Growth of Norwich Engineering goes against national trend
As a shortage of scientists and engineers looms in our nation's future, Norwich University continues to work on expanding its engineering department. A study performed by the National Science Board has revealed that the United States will be facing a shortage of U.S.-born science and engineering professionals in the next few years. Based on this report, the board is recommending that the federal government take steps to ensure that the engineering and science workforce remains strong. Norwich University's recent efforts at strengthening its engineering program are already evident, with enrollment up 41 percent since 2001.
The 24-member National Science Board, appointed by the president, provides advice to the president and Congress on matters of national science and engineering policy. Results of the board's three-year study, "The Science and Engineering Workforce: Realizing America's Potential," were released last month. Among their conclusions, the board found that 17 percent of workers with bachelor's degrees in science or engineering in the United States were from a foreign country, based on 2000 census figures. That proportion increased to 29 percent among those with master's degrees and 38 percent among Ph.D.'s. In their report the board argued for a strengthened federal focus and action on national needs for science and engineering research and education.
Norwich University continues to make educating engineers a top priority. In the spring of 2002, Norwich created a "New Business Initiative" in order to increase the number of new students and retain the number of current students in the school's engineering program. As part of this initiative, a Director of Engineering Admissions was hired to help sell the engineering program to interested high school students.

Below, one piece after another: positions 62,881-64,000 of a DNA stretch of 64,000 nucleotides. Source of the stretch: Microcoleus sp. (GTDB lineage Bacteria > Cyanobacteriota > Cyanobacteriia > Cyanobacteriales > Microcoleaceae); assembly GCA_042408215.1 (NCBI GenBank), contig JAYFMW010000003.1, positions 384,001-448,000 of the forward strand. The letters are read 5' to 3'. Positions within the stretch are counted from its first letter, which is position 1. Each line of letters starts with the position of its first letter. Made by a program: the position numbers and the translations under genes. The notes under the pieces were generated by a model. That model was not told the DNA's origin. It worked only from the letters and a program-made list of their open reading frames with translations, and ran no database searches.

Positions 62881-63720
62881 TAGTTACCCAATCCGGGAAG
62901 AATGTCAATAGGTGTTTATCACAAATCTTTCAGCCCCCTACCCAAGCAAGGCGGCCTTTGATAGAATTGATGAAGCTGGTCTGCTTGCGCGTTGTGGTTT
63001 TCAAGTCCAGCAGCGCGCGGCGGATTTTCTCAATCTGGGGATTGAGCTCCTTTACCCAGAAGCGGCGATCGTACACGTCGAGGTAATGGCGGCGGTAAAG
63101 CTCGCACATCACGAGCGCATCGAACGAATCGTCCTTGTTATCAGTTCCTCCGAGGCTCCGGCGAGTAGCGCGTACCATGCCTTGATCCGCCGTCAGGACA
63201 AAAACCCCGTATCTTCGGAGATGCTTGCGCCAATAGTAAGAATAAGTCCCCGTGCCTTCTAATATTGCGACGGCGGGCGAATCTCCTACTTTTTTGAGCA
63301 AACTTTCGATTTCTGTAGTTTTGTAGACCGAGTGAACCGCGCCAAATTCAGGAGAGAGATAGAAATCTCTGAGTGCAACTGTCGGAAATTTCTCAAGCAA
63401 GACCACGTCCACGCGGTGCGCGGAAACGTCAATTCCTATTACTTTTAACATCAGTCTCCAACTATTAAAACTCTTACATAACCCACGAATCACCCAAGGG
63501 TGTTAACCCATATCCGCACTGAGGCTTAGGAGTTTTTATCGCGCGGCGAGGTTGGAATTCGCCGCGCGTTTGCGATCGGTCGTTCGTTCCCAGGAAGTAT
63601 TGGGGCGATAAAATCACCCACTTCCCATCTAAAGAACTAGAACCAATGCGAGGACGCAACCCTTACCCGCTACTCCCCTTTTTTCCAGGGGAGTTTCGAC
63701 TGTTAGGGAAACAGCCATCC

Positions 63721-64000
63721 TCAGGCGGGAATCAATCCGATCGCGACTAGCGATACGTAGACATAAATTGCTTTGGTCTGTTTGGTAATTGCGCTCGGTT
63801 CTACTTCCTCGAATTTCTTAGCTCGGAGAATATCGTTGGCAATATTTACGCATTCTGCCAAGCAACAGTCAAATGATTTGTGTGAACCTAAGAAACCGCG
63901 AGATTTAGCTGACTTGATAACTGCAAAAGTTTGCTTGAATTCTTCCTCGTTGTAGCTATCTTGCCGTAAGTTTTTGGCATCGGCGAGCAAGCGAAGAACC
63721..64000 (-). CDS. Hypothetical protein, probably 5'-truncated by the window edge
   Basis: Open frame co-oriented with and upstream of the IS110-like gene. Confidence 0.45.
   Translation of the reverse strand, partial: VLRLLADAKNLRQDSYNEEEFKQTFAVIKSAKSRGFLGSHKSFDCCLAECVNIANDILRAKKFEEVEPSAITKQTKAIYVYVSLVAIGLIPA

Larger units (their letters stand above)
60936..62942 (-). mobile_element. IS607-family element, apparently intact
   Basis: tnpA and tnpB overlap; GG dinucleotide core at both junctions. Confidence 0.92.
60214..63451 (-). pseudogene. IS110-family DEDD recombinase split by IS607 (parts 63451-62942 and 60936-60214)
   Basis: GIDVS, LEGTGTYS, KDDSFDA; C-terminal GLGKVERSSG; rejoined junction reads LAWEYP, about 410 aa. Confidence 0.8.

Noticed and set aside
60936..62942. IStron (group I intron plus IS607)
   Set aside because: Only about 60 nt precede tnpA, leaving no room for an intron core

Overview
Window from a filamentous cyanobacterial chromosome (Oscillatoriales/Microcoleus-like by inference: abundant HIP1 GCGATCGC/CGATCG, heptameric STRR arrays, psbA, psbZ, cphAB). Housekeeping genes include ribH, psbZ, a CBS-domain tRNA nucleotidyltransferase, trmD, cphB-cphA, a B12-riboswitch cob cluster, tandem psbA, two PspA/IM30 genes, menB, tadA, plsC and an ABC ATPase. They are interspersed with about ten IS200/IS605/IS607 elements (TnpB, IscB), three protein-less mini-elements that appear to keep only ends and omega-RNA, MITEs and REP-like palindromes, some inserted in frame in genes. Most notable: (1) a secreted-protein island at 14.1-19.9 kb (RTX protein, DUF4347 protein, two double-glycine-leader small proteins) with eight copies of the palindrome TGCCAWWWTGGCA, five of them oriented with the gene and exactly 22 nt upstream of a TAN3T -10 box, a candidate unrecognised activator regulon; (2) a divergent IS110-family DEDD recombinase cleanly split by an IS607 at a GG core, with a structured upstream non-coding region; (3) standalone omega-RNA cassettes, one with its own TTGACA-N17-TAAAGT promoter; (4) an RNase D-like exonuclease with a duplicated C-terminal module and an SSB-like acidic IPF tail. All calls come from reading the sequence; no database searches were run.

"We have also developed marketing specifically aimed at drawing engineering students," said Dr. Dennis Tyner, head of the David Crawford School of Engineering at Norwich.
Other steps being taken by Norwich include hosting a free week-long engineering summer camp, holding two engineering open houses on campus each year, and awarding $2,500 and $5,000 engineering scholarships to qualified high school students. Efforts to retain existing students include offering engineering study halls five nights a week and redesigning the engineering curriculum to make it more relevant.
"We no longer have a required core curriculum in the first two years of our program," Tyner said. "Instead, students begin to take courses in their field of study in their very first semester."
Today, the Norwich engineering program has an enrollment of 215 students; up from 152 students in 2001.
"While the National Science Board study serves as a wake-up call to many, we have already been focusing on strengthening our engineering program at Norwich," Tyner said. "We will continue to work towards this goal in the years to come."
by Mark Albury